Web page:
He accused the government of feeling it "need not obey the rules", adding: "Outright lies breed contempt."
Sir John's comments come while 12 gatherings are still being investigated by the Metropolitan Police.
He also said the UK's reputation was "being shredded", but Mr Johnson called this "demonstrably untrue".
The prime minister, speaking on a visit to Poland, declined to comment further on Sir John's criticisms, adding: "I'm going to have plenty to say about all that in due course."
He said he wanted to concentrate on diplomacy, after talks on the Ukraine crisis with Polish counterpart Mateusz Morawiecki.
The Met is reviewing its previous decision not to investigate a Christmas quiz in No 10 in 2020, after the Mirror published a photograph of Mr Johnson with three aides - wearing tinsel and a Santa hat - near a bottle of sparkling wine.
It also announced on Wednesday that it was emailing more than 50 people as part of its existing inquiry into lockdown parties, which could lead to fines for those found to have broken Covid rules.
Downing Street said the prime minister, known to have attended three gatherings, had so far not been contacted.
But, in a speech to the Institute for Government think tank, Sir John said: "At No 10, the prime minister and officials broke lockdown laws.
"Brazen excuses were dreamed up. Day after day the public was asked to believe the unbelievable. Ministers were sent out to defend the indefensible - making themselves look gullible or foolish."
Sir John, in office from 1990 to 1997, added that current ministers thought that "they, and they alone, need not obey the rules, traditions, conventions... of public life.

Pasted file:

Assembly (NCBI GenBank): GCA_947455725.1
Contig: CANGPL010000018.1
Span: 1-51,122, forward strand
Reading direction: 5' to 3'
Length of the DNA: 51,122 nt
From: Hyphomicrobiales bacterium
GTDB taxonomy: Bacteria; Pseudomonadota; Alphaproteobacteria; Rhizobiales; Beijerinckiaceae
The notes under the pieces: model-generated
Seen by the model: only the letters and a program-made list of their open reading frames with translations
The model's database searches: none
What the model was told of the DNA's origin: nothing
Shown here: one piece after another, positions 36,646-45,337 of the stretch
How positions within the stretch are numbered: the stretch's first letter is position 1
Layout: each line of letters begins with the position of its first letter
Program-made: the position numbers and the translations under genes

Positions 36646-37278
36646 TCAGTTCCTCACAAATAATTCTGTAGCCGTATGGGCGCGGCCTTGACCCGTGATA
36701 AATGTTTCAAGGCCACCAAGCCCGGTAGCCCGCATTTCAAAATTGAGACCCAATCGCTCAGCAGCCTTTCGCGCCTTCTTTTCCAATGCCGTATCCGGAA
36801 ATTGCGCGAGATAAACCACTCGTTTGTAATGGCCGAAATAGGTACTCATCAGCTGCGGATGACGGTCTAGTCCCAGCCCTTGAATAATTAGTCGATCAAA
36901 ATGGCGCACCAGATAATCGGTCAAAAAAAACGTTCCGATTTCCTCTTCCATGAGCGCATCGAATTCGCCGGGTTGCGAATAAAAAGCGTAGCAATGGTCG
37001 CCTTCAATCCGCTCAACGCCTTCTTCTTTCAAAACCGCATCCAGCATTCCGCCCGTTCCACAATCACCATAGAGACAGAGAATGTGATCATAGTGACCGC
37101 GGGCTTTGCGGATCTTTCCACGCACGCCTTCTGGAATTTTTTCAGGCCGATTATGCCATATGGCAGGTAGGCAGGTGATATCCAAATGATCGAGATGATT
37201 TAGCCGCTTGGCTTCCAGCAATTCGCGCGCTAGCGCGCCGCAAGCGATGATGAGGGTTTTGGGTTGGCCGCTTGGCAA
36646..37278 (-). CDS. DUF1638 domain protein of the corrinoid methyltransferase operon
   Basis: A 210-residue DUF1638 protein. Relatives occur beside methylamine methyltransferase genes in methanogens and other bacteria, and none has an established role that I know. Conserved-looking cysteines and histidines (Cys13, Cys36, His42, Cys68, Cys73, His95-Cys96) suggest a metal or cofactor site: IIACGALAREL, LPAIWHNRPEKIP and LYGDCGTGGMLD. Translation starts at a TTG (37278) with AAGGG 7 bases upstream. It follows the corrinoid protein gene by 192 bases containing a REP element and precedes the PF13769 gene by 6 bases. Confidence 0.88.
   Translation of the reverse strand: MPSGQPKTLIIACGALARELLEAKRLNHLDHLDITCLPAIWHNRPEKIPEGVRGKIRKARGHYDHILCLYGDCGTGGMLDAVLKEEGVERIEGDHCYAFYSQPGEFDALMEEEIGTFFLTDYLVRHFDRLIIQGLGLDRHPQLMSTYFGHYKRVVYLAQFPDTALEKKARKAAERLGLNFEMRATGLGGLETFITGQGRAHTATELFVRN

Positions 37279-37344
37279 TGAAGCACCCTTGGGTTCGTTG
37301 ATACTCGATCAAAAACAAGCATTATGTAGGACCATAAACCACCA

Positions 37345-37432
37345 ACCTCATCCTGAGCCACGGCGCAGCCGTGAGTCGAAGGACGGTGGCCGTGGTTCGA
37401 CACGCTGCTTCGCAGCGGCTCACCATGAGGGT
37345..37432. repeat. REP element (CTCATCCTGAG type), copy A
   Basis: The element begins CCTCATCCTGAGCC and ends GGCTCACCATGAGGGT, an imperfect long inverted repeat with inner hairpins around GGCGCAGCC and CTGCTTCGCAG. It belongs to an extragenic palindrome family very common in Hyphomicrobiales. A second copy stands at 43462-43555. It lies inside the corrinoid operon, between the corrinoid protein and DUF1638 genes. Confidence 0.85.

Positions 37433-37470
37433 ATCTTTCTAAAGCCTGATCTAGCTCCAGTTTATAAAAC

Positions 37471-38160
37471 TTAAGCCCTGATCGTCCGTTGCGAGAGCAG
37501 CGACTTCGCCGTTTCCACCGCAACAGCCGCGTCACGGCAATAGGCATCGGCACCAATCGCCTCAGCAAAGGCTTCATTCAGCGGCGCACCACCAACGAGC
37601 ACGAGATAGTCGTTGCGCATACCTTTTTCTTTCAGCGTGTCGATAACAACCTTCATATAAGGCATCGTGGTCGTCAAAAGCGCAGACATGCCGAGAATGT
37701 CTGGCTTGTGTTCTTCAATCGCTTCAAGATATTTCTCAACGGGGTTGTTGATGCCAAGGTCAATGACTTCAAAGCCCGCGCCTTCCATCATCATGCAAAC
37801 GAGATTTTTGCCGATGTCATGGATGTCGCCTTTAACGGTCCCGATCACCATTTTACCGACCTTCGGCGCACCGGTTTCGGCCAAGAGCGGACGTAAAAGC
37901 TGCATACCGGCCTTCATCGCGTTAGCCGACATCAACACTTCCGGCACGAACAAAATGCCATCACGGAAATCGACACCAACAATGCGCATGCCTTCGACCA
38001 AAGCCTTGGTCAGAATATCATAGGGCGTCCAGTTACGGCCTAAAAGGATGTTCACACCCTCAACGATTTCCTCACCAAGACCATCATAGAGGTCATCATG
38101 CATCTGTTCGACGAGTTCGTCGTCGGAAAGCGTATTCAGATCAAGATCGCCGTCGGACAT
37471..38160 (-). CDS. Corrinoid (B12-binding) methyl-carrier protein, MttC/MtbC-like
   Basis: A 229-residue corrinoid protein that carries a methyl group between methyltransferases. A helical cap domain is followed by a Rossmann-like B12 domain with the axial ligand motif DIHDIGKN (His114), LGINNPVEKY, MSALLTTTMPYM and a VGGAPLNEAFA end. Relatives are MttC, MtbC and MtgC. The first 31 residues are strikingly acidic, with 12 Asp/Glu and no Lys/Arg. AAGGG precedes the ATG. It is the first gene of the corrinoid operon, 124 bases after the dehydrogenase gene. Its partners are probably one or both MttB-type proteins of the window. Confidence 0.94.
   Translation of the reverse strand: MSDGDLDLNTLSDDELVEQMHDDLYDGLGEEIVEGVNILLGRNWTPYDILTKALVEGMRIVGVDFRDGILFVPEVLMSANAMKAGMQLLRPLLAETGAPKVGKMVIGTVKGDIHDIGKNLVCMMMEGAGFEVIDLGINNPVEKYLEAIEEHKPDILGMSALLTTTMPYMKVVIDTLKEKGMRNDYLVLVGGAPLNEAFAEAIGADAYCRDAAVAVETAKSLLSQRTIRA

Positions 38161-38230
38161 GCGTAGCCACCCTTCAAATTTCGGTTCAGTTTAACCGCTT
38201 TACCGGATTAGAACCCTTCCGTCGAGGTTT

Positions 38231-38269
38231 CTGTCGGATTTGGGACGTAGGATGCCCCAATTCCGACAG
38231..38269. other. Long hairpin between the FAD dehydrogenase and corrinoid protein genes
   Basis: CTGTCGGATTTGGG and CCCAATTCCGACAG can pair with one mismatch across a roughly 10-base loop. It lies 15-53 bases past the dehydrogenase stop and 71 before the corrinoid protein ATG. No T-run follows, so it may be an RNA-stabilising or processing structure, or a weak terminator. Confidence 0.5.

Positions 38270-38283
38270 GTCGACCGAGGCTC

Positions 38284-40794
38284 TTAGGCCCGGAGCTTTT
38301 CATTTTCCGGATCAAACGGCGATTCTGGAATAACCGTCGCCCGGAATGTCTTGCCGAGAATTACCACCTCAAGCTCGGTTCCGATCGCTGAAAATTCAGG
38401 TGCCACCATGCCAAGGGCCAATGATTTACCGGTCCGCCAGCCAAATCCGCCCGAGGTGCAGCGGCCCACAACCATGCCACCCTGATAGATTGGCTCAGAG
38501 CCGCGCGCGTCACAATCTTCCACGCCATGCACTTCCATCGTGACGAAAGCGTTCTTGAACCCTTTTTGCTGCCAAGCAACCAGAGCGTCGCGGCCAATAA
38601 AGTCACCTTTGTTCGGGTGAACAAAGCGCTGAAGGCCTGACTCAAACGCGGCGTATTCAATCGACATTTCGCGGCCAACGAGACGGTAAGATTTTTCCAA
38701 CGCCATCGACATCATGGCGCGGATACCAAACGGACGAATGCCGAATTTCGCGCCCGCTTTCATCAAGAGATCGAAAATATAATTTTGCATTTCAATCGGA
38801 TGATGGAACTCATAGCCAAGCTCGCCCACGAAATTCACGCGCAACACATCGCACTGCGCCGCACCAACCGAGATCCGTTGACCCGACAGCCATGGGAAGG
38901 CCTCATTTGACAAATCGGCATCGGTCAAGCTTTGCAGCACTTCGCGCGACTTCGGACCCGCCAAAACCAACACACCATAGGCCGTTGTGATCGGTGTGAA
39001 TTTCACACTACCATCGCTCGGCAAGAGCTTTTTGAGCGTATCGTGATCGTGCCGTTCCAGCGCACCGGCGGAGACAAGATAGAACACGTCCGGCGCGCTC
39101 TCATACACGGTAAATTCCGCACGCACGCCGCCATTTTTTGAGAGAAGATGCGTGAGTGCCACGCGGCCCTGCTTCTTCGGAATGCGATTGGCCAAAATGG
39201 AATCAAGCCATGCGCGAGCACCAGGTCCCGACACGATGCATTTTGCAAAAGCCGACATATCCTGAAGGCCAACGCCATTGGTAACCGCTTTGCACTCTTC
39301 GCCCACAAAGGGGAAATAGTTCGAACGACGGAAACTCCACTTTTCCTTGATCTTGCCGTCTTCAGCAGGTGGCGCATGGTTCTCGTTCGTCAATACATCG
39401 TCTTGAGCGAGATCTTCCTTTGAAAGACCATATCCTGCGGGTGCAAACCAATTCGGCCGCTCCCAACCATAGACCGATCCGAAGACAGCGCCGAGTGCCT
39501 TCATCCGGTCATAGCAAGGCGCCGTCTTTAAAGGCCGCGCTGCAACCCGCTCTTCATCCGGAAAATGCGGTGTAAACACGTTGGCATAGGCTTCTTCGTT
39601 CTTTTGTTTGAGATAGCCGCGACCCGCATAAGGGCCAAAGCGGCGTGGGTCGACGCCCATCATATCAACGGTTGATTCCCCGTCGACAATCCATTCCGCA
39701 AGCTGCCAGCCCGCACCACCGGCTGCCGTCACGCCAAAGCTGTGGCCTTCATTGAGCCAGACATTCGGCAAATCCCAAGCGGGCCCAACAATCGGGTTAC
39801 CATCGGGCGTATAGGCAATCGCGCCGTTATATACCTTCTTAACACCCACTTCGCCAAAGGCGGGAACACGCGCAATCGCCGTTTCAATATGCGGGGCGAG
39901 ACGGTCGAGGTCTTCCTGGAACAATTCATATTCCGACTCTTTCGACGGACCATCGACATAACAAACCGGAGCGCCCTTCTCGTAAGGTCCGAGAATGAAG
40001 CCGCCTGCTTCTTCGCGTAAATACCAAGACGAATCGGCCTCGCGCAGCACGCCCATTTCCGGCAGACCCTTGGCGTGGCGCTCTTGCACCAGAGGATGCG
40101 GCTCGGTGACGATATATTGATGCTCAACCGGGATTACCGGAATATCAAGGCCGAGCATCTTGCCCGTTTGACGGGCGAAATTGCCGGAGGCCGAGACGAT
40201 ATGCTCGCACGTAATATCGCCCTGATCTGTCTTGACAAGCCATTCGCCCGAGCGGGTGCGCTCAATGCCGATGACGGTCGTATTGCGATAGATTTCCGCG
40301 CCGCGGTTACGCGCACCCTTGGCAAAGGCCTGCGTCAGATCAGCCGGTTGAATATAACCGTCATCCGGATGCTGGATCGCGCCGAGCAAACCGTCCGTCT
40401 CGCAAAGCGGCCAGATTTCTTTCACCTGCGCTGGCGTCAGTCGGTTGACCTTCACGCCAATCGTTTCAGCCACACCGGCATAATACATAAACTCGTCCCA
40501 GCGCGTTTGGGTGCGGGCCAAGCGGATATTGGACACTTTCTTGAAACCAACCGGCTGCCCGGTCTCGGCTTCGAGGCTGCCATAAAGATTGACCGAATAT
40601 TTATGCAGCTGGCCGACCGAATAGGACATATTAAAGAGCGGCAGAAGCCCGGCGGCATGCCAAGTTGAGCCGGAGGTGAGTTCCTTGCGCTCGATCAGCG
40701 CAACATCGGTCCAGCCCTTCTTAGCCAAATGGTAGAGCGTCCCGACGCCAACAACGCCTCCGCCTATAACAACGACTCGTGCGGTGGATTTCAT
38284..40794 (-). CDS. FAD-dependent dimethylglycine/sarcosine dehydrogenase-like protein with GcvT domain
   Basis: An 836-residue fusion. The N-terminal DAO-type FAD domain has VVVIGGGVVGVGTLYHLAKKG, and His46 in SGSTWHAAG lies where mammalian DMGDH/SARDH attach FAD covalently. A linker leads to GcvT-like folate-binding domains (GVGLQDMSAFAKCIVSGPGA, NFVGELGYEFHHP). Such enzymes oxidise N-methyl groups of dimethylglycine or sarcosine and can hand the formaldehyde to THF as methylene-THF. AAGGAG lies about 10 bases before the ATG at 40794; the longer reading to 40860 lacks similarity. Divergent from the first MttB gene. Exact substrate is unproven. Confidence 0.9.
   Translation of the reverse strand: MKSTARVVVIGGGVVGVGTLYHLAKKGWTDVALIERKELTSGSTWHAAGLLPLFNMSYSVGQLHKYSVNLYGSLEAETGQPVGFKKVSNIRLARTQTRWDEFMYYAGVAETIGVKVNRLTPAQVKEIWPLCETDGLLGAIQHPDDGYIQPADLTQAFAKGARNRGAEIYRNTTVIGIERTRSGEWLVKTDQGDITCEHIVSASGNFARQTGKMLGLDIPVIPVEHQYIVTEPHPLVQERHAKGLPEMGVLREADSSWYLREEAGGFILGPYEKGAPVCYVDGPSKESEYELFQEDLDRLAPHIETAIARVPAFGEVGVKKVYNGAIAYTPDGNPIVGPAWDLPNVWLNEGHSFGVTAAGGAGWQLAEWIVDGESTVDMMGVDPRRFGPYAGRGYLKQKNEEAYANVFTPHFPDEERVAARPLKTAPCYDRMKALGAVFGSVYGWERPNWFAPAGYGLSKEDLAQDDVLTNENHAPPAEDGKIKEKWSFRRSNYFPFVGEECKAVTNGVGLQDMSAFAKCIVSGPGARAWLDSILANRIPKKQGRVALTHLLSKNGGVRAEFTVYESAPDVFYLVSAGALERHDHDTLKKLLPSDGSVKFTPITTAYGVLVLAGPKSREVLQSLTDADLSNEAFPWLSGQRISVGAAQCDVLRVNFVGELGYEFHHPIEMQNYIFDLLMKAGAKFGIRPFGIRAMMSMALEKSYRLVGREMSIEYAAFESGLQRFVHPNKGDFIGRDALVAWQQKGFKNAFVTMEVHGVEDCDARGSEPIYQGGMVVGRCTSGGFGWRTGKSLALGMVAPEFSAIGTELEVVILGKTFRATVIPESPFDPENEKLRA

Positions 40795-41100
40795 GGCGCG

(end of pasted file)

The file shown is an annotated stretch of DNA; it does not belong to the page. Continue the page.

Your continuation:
"The charge that there is one law for the government and one for everyone else is politically deadly, and it has struck home."
Sir John, who has previously criticised Mr Johnson over his handling of Brexit and called the government "politically corrupt" in its treatment of Parliament, urged the prime minister to introduce a "fully independent" guardian of ethics in politics.
"Lies can become accepted as fact, which... has consequences for policy and for reputation," he said.
"That is why deliberate lies to Parliament have been fatal to political careers, and must always be so."
Sir John Major has repeatedly criticised Boris Johnson and his government so the fact he is doing so again isn't going to come as a surprise.
But the words he has chosen to use are particularly strong, going as far as to state plainly that the prime minister broke the law.
That accusation, of course, is what the Met Police are currently investigating and Number 10 has repeatedly said people should wait for the outcome of that investigation.
It's also striking to hear a former Tory prime minister echoing Labour's attack line that it looks like one rule for the government and another for everyone else.
So while Sir John's intervention may not be entirely unexpected, it is yet more criticism from yet another source within the Conservative Party at a precarious time for the prime minister.
In a question-and-answer session after the speech, Sir John said he had "little doubt" lockdown rules had been breached, but it would not be "prudent" to pre-judge the police report.
Giving his reaction to Sir John's comments, Labour leader Sir Keir Starmer said: "It's time for the prime minister to go. That's in the national interest. The only people that could remove him are his own MPs...
"The important thing here is the prime minister's lost the moral authority to lead."
If 54 Tory MPs write letters of no-confidence in Mr Johnson, this would prompt a full vote on his future, which - if lost - would see him leave office.
Liberal Democrat leader Sir Ed Davey said Sir John had shown "bravery", adding: "This damning criticism should act as a wake-up call to every Conservative MP who is sitting on their hands while Boris Johnson trashes the values that underpin our democracy."
But Deputy Prime Minister Dominic Raab told BBC Wales: "I know Sir John well. I always listen to what he's got to say. I disagree with him."